Farming is a livelihood that has been around since the beginning of time, and it is just as important today as it was centuries ago. However, there is concern that it is becoming an increasingly unappealing career prospect for young people these days.
With the increase of machinery, the growth of remote working opportunities allowing those in the countryside to join corporate firms more easily, and the tough nature of the job, fewer young farmers are considering making farming their occupation.
However, there are certainly ways to improve the prospects that will encourage the next generation to join farming and keep the industry in the UK thriving.
Paul Harris, writing for Farming Weekly, gives his suggestions to make farming a more appealing and sustainable career choice in the future, including creating well-structured rotas.
One of the biggest deterrents about becoming a farmer is its long hours, having to tend to the land and animals at the crack of dawn and after nightfall. However, Mr Harris said by investing in staff numbers and hiring relief employees, “it is possible to have sensible working hours for most of the year”.
On a similar vein, he suggested current farmers need to change their perspective when it comes to providing their staff with a suitable work-life balance.
“For many years, the farming industry relied heavily on a European labour force that was prepared to work long hours to earn higher wages and salaries than they could in their home countries,” he stated, adding: “The next generation of UK-based staff have a different perspective and farmers need to response to this.”
The managing director of Real Success Ltd also said being active on social media is going to become important over the next years. Therefore, young people might find they can put their technology skills to good use despite working on the land.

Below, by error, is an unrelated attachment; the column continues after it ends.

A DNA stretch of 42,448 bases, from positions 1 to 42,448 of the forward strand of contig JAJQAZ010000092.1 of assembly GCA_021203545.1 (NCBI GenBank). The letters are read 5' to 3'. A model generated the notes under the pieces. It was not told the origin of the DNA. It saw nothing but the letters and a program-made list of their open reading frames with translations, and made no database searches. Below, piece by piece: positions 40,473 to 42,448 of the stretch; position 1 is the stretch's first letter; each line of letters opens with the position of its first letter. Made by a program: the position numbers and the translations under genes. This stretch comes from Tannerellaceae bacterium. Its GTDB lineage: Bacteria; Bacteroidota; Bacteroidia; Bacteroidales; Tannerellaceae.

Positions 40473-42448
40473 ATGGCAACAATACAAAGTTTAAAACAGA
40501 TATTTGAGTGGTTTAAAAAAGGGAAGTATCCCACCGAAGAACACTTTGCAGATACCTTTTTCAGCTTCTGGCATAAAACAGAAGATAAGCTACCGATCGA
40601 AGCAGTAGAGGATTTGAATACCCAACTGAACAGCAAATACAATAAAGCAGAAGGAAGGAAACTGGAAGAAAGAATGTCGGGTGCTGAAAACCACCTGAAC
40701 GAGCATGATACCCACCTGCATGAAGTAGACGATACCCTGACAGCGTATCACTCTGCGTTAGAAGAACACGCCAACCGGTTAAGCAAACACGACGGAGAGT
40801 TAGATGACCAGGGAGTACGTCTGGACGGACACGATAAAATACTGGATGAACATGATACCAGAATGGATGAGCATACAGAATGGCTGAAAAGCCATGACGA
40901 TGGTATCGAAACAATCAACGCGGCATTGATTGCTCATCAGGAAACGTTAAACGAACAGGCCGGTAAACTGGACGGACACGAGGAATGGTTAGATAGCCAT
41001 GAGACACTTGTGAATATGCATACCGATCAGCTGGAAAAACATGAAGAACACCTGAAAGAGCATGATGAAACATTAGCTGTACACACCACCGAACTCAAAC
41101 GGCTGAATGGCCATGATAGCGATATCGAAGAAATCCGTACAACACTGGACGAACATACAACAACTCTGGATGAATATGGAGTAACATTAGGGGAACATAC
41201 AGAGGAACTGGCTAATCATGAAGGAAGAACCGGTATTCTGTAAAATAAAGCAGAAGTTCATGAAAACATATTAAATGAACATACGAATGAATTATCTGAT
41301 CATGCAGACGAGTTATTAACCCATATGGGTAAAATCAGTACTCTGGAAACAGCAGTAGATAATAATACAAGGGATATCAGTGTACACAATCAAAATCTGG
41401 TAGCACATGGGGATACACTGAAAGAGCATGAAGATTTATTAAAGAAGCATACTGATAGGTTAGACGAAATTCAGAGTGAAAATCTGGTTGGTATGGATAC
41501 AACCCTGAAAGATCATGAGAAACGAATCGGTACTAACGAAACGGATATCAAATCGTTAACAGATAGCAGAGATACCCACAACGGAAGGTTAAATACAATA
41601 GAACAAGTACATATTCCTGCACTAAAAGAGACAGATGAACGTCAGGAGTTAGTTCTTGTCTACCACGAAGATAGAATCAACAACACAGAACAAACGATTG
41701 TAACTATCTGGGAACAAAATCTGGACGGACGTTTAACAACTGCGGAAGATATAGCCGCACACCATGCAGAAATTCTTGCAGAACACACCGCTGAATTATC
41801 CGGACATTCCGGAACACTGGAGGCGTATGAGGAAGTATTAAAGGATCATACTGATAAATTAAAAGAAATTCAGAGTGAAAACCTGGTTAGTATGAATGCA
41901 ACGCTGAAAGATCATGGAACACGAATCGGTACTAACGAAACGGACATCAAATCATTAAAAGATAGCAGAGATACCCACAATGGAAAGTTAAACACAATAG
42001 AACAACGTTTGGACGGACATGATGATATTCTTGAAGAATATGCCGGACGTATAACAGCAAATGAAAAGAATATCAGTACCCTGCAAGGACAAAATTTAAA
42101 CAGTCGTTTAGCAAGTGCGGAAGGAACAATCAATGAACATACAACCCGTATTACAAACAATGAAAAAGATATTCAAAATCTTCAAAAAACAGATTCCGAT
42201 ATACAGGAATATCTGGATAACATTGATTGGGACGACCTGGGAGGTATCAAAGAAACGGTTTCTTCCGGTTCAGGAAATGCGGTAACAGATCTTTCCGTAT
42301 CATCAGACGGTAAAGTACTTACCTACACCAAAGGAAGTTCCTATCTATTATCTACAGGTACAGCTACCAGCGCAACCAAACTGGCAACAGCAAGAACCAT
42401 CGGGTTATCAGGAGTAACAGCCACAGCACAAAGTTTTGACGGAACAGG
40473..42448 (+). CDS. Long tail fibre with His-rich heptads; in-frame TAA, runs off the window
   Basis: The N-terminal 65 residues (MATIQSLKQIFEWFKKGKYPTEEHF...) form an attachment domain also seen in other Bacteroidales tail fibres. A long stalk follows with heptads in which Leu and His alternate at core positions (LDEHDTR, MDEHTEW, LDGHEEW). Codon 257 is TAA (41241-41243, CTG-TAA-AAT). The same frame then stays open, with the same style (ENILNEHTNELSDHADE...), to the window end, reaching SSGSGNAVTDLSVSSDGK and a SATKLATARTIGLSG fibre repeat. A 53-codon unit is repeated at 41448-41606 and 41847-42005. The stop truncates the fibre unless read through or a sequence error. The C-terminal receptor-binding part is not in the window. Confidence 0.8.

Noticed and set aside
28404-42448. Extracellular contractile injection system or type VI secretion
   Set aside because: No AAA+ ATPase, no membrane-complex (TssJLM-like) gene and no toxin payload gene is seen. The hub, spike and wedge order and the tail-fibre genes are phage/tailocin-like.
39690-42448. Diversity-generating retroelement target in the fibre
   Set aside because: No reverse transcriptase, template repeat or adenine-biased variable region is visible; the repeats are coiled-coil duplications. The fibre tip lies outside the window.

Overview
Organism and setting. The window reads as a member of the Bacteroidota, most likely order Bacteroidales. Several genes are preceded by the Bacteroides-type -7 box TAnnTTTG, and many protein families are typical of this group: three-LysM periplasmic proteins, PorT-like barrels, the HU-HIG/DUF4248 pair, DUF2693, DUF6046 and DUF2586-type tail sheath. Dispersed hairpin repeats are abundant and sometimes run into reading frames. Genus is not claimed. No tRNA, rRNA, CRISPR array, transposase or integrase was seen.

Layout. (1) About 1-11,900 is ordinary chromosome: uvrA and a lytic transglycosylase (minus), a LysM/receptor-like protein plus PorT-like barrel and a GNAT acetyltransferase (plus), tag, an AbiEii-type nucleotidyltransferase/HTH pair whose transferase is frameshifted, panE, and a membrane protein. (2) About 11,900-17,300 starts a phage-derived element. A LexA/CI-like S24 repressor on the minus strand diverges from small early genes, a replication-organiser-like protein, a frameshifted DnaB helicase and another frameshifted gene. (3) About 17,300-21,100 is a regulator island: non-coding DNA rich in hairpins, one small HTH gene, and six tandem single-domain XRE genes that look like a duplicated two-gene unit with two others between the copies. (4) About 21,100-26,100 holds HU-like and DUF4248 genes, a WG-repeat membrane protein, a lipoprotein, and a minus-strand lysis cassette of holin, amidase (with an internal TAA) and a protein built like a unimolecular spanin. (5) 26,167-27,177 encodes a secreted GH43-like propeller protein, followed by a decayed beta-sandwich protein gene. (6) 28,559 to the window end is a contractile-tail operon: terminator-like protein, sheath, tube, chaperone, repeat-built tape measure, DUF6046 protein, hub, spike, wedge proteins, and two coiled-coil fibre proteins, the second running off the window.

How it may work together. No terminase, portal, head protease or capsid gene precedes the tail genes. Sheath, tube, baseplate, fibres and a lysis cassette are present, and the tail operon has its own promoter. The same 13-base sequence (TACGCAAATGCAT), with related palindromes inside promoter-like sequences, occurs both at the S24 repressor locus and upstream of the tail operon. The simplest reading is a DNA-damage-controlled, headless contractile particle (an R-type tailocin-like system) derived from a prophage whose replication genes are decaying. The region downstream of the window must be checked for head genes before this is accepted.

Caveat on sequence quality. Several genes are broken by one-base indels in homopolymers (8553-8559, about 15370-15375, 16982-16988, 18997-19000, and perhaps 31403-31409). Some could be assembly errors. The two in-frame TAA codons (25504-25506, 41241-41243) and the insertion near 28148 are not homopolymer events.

Mr Harris noted that the farming sector needs to be more forthright in promoting how it produces food and how it is adhering to environmental and social pressures. To do this, a presence on social media is necessary, which could appeal to the next generation.
“Being active on social media, visible online and ready to ‘talk up’ the industry is not just the responsibility of industry bodies, it’s the responsibility of everyone involved in farming,” he stated.
While older farmers might not be the most adept at creating and updating social networking accounts for their business, this could be something young farmers can embrace. Not only could it make the career more appealing, but it might end up changing the face of farming too.
It is not just young people the industry needs to make sure it attracts, but ladies too. This comes after a report from the Women in Agriculture Taskforce revealed there are still problems of sexism and out-dated attitudes in the industry that create obstacles for females wanting to pursue careers in farming in Scotland. Therefore, a big change in gender equality needs to occur in the industry north of the border.
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